Your main body, then, will be a series of sections, but how will you structure it? When it comes to sections and sub-headings, it’s a good idea to check your tutor and department’s style guidelines. Some subject areas veto sub-headings completely, whereas for reports they can be essential. Whether or not you use different sections, though, you’ll definitely use paragraphs! As a general guide, we tend to start a new paragraph when we introduce a new idea, right? But I’m sure we’ve all written whole-page-long paragraphs once or twice. Try to think of the poor reader trying to follow your (long, complicated, insightful) thoughts and rein yourself in. Have a minimum of two paragraphs per page for readability, but more than five can make you seem scatter-brained. Long paragraphs are just as confusing as really short ones, so go for somewhere in between. Most of all, though, make sure they’re concise, relevant, and critical, and that you remember to link them together logically so your argument flows.
Concise writing and staying on track
This can be a problem for everyone. So, you haven’t done enough reading and you’re waffling on about everything you know – or you’ve done too much reading, and you’re desperate to get all that information in – but without checking whether it actually addresses your question. The only way to avoid this trap is to be really, critically hard on yourself. At the planning stage, while you’re writing, and during proofreading, just keep asking yourself these three big questions:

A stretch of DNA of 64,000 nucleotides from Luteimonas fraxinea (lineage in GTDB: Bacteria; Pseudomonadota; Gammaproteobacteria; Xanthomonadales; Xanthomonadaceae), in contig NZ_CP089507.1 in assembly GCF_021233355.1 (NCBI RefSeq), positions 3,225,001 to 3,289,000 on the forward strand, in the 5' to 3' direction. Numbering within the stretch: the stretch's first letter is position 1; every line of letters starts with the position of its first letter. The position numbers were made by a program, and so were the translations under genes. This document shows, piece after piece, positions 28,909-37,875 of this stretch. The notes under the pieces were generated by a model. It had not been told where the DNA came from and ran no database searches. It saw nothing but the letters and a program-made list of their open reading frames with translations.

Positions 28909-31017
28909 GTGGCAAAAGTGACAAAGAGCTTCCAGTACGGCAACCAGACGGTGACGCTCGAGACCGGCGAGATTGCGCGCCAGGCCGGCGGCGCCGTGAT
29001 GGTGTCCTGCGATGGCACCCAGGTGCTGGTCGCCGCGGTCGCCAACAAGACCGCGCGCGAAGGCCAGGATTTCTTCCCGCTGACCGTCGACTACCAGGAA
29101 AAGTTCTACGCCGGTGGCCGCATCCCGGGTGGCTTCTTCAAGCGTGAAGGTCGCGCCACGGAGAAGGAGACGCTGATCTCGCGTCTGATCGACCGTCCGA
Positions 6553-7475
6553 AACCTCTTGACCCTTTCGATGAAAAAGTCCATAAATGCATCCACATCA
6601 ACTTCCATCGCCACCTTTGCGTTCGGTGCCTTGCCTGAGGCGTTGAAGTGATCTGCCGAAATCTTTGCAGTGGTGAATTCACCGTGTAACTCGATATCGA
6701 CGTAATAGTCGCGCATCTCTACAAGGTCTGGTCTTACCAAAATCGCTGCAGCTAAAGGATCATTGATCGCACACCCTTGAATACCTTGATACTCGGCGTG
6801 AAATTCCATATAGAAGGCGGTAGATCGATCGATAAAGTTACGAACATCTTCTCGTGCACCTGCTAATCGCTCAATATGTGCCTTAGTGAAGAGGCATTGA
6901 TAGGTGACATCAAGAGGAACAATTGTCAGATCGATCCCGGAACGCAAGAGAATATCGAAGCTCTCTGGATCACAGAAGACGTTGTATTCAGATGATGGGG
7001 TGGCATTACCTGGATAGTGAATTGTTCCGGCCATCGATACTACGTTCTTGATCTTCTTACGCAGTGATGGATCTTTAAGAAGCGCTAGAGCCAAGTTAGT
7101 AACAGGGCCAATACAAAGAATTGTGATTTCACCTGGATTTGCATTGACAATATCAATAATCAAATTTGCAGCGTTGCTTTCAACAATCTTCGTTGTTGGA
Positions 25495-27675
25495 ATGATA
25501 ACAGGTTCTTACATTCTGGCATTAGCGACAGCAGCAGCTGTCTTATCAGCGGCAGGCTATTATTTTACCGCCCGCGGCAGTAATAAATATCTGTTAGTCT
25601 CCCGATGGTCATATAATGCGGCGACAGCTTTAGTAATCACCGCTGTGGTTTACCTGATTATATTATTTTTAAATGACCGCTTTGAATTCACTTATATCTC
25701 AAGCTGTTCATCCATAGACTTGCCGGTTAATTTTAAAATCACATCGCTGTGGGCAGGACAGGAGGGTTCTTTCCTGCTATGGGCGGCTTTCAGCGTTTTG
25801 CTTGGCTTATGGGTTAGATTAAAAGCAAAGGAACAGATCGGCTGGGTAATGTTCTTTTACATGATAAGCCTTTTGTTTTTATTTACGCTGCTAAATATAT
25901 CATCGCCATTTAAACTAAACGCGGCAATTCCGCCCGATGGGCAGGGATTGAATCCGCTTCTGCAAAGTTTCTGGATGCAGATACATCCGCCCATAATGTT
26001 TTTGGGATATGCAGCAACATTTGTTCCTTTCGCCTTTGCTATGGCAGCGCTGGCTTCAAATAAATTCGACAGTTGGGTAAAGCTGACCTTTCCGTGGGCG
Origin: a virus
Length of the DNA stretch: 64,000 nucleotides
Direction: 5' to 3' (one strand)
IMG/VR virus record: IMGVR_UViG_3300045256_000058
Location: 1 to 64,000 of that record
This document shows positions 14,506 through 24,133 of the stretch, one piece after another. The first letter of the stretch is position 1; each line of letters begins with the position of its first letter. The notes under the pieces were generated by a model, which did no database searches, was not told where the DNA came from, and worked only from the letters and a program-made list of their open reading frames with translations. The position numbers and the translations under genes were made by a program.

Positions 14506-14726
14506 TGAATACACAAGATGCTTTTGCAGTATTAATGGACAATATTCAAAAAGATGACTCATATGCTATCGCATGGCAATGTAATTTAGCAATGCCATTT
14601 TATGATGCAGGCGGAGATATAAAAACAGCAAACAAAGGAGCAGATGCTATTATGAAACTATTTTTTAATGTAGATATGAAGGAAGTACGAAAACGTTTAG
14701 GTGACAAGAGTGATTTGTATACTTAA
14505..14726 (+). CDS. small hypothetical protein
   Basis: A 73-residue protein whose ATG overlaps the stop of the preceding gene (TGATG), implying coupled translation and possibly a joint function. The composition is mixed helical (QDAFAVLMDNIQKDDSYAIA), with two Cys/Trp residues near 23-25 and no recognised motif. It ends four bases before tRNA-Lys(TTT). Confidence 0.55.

- Why am I writing this? (Is it relevant, or do I just want the tutor to know I did the reading? If it is relevant, is this paragraph really the best place for it?)
- What evidence have I got to support this? (Why do I think this? Do I need to look for the source again, or was it said in class? Did I read it somewhere unreliable? Have I just made it up?)
- How does this answer the question? (Does this link back? Is this obvious to the reader or do I need to make the connections clearer? How am I going to link it in?)
Any section that can’t pass this test needs more work, or may even need cutting out. It’s hard to decide sometimes, so there’s more help with this process in our resource Being critical: thinking, reading and writing critically – have a look!
Conclusions are your last chance to hammer your point home. They’re the grand finale in the dramatic tour de force that is your essay – so they’re really important! What they are absolutely not is just a summary, or a place to desperately insert new information you’d forgotten about until the end. You do need to make sure your point of view or findings are clear, and that you’ve answered any questions you outlined, but you should also use a conclusion to acknowledge issues like any limitations of the research, and perhaps present a hypothesis about future developments.
Formatting, font and spacing